In this episode Charlie interviews regen farming’s powerhouse couple Mitch & Nina Bray. Charlie caught up with Mitch and Nina at their Noosa Hinterland farm midway through an Introduction to Biodynamics workshop that they were hosting. It was a lively conversation and is in fact the ‘first’ couple Charlie has interviewed for the podcast. Prior to meeting Mitch and Nina had led interesting and quite different lives. On meeting their pathways transected & their regenerative journey together began. Through environmental and health challenges they have been transitioning from conventional to regenerative cattle, crop and vegetable farming with great success.
To start a dialogue and converse more about topics raised in this podcast visit The Regenerative Journey Podcast Facebook Group .
To join our Patreon community click here – Patreon patrons receive exclusive access to webinars and transcripts + a range other perks in the making!
Episode Takeaways :
Bought property in Noosa hinterland in response to a changing climate and seasonal pattern at their property at Ellangowan near Toowoomba in SE Qld, presents the opportunity to grow more food with the greater rainfall, and also presents challenges | Have a licence to grow hemp | Great rapport with a very like minded community on the coast, found their tribe | Together since 2010, Nina is a trained nurse and grew up on a farm, Mitch diesel fitter, who’s family is originally from Condobolin | Started on his small block with Nina | Underlining urge to farm even though both had chosen careers away from farming | Started with an independent agronomist and in the conventional farming space – with sheep, then cattle however due to flooding and trashing of fences decided to focus on cropping | The birth of their first child was the catalyst for change as Nina realised that her choices had far reaching impacts on her family and this was also true for their farming choices | Gained Organic certification for their home farm in 2014-15 which was essentially a trial block using more natural practices | Transitioned half their farm first | First organic crop was wheat | Organic corn out yielding conventional corn | An organic farm can still yield in dry years when conventional might struggle to produce, and in the dry years prices are better | Input costs are lower than conventional | Liquid injection great technique to add inputs | They won the Allan Brimblecombe Shield for the Highest Yielding Variety in a Cotton Seed Distributors (CSD) Variety Dryland Trial 2017 – 2018 | 11.7 bales/ha using their more natural biological inputs like fish and kelp emulsions and compost teas | ‘Less inputs more often’ is a principle that has worked well for them | They are growing on corn, soy sorghum, wheat barley millet, vetch, mung beans on their organic farm | The have tried ‘Relay Cropping’-eg sowing a legume into an already established wheat crop | Tip for farmers wanting to transition to more natural farming practices-stop expecting a clean paddock, managing a mixed of plants has benefits for nutrition and beneficial insects | They use Integrated Pest Management (IPM) techniques to manage insect pests | Livestock are great at targeting unwanted plants in a cropping rotation system | Nina uses homeopathics on the cattle, trough dose-NZ business called Simillimum Health and Homeopathy | They use Buffalo fly traps and a ‘Bos Bag’ w diatomaceous earth | Cattle often get a shower in the yards of saline water, and they also use sulfur to help manage buffalo fly and ticks | Dung beetles came back when they removed much of the synthetic chemicals out of their system | Their Noosa Hinterland farm is 400ac and in conversion to organic now | They both attended our Introduction to Biodynamics workshop in 2018 where their love and use of Biodynamics on their farms started | In 2018 Mitch was very sick, having suffered an occlusion (similar to a stroke), and his speech and movement was impacted – he was in bed for 3 months, and too no medications – Mitch did everything naturally | Biodynamics makes your farms vibrant. Its energetic, palpable and you can almost feel the life force that comes from using Biodynamics | Biodynamics is a way of life. You can’t un-see it once you have seen it. Mitch and Nina think that whatever they grow someone will be healthier from it | Biodynamics is about growing together and working together | They don’t believe you have to be a purist to incorporate Biodynamics into your farming practice.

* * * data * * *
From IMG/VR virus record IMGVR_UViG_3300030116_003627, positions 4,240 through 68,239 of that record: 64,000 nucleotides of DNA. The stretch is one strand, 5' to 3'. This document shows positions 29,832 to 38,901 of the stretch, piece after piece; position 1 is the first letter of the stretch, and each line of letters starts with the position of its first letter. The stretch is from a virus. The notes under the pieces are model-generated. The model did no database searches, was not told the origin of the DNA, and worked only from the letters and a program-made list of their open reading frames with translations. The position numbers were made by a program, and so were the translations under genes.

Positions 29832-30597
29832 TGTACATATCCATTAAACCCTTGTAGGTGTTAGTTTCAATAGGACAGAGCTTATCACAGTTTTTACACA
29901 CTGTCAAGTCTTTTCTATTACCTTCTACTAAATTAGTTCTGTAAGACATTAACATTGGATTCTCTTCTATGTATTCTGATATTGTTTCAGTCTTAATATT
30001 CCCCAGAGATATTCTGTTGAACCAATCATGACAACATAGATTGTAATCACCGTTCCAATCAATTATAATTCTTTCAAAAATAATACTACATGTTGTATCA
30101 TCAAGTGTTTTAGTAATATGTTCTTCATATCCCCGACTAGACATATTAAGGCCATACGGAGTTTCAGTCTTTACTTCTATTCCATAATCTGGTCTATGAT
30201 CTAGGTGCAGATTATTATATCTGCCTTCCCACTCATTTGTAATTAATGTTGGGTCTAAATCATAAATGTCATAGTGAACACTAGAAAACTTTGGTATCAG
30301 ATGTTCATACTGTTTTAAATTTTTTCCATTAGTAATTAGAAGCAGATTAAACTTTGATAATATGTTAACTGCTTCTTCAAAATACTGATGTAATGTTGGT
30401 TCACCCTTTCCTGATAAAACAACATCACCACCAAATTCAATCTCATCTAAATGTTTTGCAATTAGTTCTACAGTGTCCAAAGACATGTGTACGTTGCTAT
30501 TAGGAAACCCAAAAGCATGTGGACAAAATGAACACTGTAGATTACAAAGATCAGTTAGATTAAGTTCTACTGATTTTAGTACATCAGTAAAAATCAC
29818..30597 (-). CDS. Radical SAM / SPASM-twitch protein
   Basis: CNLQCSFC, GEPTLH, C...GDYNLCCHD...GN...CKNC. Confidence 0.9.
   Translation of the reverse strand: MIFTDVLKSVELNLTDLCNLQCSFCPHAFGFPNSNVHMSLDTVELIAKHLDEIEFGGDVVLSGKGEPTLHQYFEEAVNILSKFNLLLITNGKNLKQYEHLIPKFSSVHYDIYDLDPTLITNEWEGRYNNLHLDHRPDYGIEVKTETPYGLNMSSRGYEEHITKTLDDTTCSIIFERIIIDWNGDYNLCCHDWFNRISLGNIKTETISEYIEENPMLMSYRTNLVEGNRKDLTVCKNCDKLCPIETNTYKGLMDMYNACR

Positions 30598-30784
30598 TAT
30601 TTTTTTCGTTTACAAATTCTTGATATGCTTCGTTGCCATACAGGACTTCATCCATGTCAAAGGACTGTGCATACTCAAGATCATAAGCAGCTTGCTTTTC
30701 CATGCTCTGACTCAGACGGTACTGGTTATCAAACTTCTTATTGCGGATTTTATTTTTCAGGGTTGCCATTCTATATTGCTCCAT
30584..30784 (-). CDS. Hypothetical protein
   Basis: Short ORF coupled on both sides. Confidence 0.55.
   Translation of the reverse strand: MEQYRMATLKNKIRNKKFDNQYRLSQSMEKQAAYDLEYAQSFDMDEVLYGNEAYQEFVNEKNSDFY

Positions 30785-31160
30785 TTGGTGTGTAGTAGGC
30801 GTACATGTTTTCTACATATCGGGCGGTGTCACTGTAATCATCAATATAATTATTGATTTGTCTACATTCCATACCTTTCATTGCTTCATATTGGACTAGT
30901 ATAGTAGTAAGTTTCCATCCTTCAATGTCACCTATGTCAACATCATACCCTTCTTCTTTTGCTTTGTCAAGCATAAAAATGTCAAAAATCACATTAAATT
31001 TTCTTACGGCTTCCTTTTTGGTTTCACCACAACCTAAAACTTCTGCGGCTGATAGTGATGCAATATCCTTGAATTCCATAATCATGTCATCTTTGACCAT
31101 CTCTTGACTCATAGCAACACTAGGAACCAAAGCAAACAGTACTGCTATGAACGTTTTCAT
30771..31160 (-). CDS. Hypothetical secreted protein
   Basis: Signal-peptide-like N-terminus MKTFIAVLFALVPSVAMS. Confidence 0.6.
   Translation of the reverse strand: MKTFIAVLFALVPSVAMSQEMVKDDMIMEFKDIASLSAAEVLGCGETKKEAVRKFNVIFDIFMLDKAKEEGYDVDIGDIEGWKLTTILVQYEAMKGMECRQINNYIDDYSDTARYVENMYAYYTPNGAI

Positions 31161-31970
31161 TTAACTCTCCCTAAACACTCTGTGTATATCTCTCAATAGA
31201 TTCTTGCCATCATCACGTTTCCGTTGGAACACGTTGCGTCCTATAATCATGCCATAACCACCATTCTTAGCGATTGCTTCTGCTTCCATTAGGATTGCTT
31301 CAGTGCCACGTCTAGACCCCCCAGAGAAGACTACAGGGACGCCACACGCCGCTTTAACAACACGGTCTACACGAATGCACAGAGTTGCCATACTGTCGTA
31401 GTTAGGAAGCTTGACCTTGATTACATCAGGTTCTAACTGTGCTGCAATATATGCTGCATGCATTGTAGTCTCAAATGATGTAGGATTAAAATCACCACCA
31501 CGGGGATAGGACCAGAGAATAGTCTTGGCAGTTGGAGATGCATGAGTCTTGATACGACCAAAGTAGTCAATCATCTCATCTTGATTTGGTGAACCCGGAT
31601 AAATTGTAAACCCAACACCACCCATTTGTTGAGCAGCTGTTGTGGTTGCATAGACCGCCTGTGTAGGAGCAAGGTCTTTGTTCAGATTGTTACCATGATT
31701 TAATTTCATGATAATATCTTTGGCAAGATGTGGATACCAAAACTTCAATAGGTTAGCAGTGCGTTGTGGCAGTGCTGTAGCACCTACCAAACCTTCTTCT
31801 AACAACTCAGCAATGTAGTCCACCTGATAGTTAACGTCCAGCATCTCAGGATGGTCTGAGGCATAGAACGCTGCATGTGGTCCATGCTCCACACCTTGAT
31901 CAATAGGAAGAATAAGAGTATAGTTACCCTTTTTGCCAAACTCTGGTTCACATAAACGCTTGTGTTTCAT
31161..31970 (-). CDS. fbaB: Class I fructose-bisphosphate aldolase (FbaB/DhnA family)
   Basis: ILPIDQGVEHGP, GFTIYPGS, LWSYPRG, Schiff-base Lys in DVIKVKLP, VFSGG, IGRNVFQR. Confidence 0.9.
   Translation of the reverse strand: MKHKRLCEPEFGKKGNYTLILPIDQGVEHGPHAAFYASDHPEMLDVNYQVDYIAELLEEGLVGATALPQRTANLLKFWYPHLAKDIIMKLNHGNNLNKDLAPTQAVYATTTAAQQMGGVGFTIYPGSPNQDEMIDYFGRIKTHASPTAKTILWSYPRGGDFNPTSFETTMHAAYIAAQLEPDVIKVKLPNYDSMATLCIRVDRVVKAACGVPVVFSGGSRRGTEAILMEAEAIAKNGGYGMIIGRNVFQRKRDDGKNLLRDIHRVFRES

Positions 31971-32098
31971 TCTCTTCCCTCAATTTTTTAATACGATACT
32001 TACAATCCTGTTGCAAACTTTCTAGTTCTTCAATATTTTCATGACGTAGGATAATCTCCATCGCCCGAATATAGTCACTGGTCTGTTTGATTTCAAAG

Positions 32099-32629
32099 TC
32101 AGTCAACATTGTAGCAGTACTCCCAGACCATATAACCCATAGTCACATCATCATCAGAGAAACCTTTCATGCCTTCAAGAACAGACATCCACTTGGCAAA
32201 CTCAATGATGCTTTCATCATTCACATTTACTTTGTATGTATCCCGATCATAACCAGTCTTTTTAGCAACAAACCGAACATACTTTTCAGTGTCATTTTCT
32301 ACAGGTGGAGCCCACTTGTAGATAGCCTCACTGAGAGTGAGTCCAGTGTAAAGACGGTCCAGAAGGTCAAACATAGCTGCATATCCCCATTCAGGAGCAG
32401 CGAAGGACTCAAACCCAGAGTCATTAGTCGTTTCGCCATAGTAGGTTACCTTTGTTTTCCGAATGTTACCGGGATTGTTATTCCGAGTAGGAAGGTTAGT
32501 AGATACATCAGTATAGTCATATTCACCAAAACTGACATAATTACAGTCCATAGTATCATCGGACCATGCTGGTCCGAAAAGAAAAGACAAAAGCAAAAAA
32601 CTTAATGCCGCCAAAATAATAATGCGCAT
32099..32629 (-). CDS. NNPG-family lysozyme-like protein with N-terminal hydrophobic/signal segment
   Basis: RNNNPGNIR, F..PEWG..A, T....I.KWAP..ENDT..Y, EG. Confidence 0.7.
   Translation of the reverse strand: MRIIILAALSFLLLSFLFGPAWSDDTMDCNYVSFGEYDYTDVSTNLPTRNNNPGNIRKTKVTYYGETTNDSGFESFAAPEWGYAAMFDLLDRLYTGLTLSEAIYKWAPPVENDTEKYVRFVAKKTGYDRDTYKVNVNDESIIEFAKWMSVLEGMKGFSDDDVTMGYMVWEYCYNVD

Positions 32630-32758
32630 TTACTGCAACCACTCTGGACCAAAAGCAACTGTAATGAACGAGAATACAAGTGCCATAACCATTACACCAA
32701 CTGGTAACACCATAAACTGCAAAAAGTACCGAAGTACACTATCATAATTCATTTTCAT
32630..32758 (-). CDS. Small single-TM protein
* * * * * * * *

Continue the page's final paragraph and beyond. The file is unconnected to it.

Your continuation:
Bray Farms – Mitch & Nina Bray website
FB – Bray Farms
Biodynamics – Short read | Charlie Arnott
Simillimum Health and Homeopathy – NZ animal health company
Bos bag – Fly control measure
John Feahan – Australian dung beetle expert
Kandanga Farm Store – Mary Valley, Sunshine Coast QLD